Results 81–100 of 458 for speaker:Mr David Mason

Orders of the Day — Supply.: Civil Estimates and Estimates for Revknue Departments, 1935 (Vote on Account). (7 Mar 1935)

Mr David Mason: I said that this House laughs and that Paris was amazed that we did not appreciate the situation.

Orders of the Day — Supply.: Civil Estimates and Estimates for Revknue Departments, 1935 (Vote on Account). (7 Mar 1935)

Mr David Mason: The right hon. Gentleman does not seem to appreciate what inflation is. He assumes that if the Bank of England increases its gold, therefore it may increase its notes. The test of inflation is the proportion which the notes bear to the trade that we are doing. The test of inflation is, as I have said over and over again, and it is acknowledged by all, to compare your Mint price with your...

Orders of the Day — Supply.: Civil Estimates and Estimates for Revknue Departments, 1935 (Vote on Account). (7 Mar 1935)

Mr David Mason: Does the right hon. Gentleman attribute the fact of the fall to speculators?

Oral Answers to Questions — Public Health.: Sterling Exchange. (28 Feb 1935)

Mr David Mason: 37. asked the Chancellor, of the Exchequer whether his attention has been drawn to the high price of gold bullion, indicating a continuous fall in the value of the paper pound; and whether His Majesty's Government propose to take any steps to arrest a further fall?

Oral Answers to Questions — Public Health.: Sterling Exchange. (28 Feb 1935)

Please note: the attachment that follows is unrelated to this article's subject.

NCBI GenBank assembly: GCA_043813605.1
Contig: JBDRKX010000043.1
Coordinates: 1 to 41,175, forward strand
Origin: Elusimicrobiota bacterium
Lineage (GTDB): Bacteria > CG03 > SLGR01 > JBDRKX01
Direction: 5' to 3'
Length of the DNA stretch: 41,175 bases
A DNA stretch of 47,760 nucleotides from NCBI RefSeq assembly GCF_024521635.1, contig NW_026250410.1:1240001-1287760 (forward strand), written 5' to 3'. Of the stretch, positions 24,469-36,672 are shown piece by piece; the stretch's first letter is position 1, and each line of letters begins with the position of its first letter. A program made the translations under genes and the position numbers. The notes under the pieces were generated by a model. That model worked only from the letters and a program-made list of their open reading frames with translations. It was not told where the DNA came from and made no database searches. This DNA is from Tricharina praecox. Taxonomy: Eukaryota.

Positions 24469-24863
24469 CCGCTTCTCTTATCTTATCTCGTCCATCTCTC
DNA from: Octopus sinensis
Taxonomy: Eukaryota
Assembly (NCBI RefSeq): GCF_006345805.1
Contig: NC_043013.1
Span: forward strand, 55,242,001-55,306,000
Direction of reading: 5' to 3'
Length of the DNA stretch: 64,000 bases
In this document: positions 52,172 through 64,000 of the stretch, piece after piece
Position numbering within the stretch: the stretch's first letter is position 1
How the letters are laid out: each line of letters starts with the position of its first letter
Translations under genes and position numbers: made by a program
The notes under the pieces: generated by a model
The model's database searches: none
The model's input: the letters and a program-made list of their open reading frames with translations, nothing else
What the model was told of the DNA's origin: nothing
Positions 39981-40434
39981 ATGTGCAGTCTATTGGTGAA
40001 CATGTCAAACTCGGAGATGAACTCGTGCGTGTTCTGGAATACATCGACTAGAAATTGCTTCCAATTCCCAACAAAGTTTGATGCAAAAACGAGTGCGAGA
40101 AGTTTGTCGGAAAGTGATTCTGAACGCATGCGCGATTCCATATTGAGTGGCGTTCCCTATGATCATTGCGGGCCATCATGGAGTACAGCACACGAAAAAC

Mr David Mason: Can the right hon. Gentleman hold out any hope of an early stabilisation of the pound?

Oral Answers to Questions — Public Health.: Sterling Exchange. (28 Feb 1935)

Mr David Mason: Is the right hon. Gentleman not aware of the gravity of the movements in the rate of exchange?

Sterling Exchange. (28 Feb 1935)

Mr David Mason: I beg to ask leave to move the adjournment of the House on a definite matter of urgent public importance, namely, the continuous fall in the value of the paper pound, and the declared inability of His Majesty's Government to offer any remedy to arrest its further fall.

Sterling Exchange. (28 Feb 1935)

Mr David Mason: With all respect, may I ask when in your opinion the urgency will become urgent? When the paper pound is worth five shillings or, like the mark, valueless, should I then be in order in moving the Adjournment as a matter of urgency?

Oral Answers to Questions — Trade and Commerce.: Messrs. James and Shake Speare, Limited (Inquiry). (26 Feb 1935)

Mr David Mason: Is it not the case that this report could be discussed in this House on the Board of Trade Vote?

Clause 5. — (Proclamation of Federation of India.) (26 Feb 1935)

Mr David Mason: The hon. Member for South Croydon (Mr. H. Williams) said we ought to proceed first by provincial government and then come to federation. Notwithstanding what he said, I think we can assume that the great majority of people are in favour of the federal idea. The hon. Member for Caerphilly (Mr. Morgan Jones) on the Opposition benches paid a handsome tribute to the Secretary of State and said he...

Adjournment (Christmas). (21 Dec 1934)

Mr David Mason: We are indebted to the hon. Member for Lime-house (Mr. Attlee) for drawing our attention to this most important subject of national monetary policy. The hon. Member made an attack upon the banks. I hold no brief for the banks, who are quite capable of looking after themselves, but so far from the banks in the North of England having a stranglehold on industry, if they have erred at all it is...

Adjournment (Christmas). (21 Dec 1934)